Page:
Making Miso – Batch 1, getting started

If you’ve read my About page, or followed my twitter, you know I’m into food and cooking and have been exploring pickling and preserving…  And you also know from here on the blog that my interests in Japanese culture extend beyond anime.

So, all that comes together in my latest project – making my own miso from scratch.

So, let’s hit the jump and take a look at the process!

No doubt you’ve seen the pictures of my various pickling projects over the last couple of months in my Twitter feed.  That’s where all this begins…  One of the books (Amazon link, but no affiliate code) I checked out from the library while researching was on Japanese pickling and preserving techniques, and it had a chapter on making miso.  So I decided to give it a whirl…

Apologies in advance if this is too long and detailed for my anime followers, but this is also getting cross posted to some culinary groups and lists.

I spent a couple of months doing research, and to be honest I’m not going to give a lot of links to resources…  there’s not a lot of variance between them.  My biggest help came from the Facebook group The Art of Miso.  There was a list of resources there for mail ordering the koji, and a helpful chart of the various ratios for various kinds of miso.  (Weights and ratios are pretty important for repeatable results.)  They also graciously answered a bunch of newb questions as I was working up my recipe and procedures.

The whole process starts with the beans…  soaked for fifteen hours, and then cooked for almost eight hours.   Next time, I’ll set an alarm and get up early to start them because once they’re cooking my wife can tend them if I need to nap.  Not doing so this time lead me into making errors…

Once they were cooked it was getting late, so I set them to drain and cool figuring that separating them would let them cool faster.  If it’s too hot when the beans and koji are blended, you’ll destroy the enzymes and kill the organisms you’re trying to cultivate.

Once they’re cool, it’s time to mash them – and here’s where I discovered that I’d made an error…  Cooling them dry had let them harden and made them hard to mash evenly.  I added some reserved bean liquid back and that seemed to help.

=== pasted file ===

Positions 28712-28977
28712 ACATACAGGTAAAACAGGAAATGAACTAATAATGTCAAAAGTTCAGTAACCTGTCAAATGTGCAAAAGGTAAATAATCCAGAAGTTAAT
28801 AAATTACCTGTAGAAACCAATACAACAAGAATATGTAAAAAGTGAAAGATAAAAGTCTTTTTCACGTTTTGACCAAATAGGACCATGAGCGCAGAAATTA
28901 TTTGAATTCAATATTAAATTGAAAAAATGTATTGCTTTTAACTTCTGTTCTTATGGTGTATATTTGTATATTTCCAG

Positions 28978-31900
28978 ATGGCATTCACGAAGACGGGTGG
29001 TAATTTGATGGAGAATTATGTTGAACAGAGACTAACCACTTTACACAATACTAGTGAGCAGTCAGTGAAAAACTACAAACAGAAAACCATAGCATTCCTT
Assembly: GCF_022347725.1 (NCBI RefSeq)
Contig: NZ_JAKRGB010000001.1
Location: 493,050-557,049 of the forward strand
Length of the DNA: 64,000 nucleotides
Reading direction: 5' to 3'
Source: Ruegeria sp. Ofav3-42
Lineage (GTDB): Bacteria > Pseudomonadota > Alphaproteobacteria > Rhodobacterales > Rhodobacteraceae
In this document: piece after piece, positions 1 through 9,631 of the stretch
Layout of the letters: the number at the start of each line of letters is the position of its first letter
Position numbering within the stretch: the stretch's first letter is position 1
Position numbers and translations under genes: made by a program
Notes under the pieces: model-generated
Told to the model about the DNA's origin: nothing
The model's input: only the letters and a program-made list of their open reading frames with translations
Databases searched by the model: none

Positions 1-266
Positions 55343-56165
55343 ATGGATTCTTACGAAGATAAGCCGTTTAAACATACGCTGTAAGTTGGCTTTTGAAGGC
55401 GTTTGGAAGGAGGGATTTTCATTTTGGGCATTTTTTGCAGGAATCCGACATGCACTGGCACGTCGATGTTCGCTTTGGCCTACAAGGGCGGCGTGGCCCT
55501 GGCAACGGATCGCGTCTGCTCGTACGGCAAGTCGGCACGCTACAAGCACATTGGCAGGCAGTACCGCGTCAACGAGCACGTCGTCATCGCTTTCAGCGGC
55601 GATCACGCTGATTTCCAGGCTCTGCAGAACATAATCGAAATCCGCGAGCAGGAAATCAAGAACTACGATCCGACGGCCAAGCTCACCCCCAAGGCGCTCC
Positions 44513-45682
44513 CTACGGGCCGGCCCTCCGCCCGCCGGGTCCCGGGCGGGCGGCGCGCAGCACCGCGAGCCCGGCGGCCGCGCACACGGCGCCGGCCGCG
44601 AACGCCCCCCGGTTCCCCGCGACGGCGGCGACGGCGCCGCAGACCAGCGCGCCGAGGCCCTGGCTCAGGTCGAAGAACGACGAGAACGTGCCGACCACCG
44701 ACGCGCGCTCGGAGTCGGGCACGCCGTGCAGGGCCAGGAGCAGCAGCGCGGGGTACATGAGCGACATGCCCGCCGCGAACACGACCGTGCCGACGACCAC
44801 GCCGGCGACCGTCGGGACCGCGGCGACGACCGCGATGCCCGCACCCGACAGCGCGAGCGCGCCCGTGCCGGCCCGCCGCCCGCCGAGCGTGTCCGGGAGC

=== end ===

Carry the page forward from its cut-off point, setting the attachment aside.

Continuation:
Lesson learned:  The beans need to be moist and soft to mash properly.  Next time either let them cool in their cooking liquid, or mash them hot then let them cool.

People more advanced than I in this art bloom the mold from spores…  For my first project, I ordered the koji already grown on a substrate.  (This was how tired I was getting…  I forgot to check that the photo didn’t suck.)

After mixing in the salt, I kneaded the koji in and used more of the reserved cooking liquid to fine tune the texture.  Here, being tired and not following my procedure lead me to make another error – I forgot to add my seed miso.  (A couple of tablespoons of unpasteurized commercial miso to help jump-start my miso.)

Another lesson learned, one I shouldn’t have had to learn.  I’m really pissed at myself over this as normally (courtesy of my time in the Navy among other things) I follow procedures as naturally as I breathe.

The next step, put the miso-to-be into it’s fermentation container…  carefully mashing it in and pressing out all the air pockets.

After cleaning the container I put a goodly amount of salt around the edge and on top of the miso to help prevent bad mold growth.  Then I put a circle of parchment paper and a zip-lock bag filled with rice on top to weight the whole thing down.

Cheesecloth and a lid (further protection against contamination) completes the stylish ensemble, and the whole thing set to rest in a cool dark place (my pantry) to age.

I need to stir it once a month, and it need to age/ferment for four months…  Then I’ll know whether it worked or not.  Crossing my fingers!

Once it’s done, I’ll be able to use it in one of my favorite things in the whole world – miso soup!  I should post my recipe one of these days, making it from scratch is very easy and it’s soooo much better than instant.

Anyhow, thanks for making it to the end of a long post…  be sure and drop a comment if you have any questions or thoughts!

10 thoughts on “Making Miso – Batch 1, getting started”

  1. Not much of a cook myself, so I was surprised how interesting I found this to read. You need a lot of patience for miso, it seems. I have neither questions nor comments (other than what little I’ve already said), but I did read the post with interest. I’m still finding my bearings.

    Liked by 1 person

  2. Reminds me of the times when I brewed mead and beer, and made tonnes of kimchi – it’s sad that uni takes away that…

    Wouldn’t mind doing this in the future; good stuff! :D

    Liked by 1 person

    1. Before I hurt my back, I used to brew… Used to make a killer porter that sat in a tertiary fermenter from Nov-May in an unheated back room. I miss those days.

      Liked by 1 person

  3. I think it’s incredible that you’re trying! I’ve found a love for cooking, but I have yet to tread into the jungles of fermentation. There have been some recipes for pickling that I’ve been eyeballing, but making miso from scratch still seems too far off. I’m looking forward to your update about four months from now!

    Liked by 1 person

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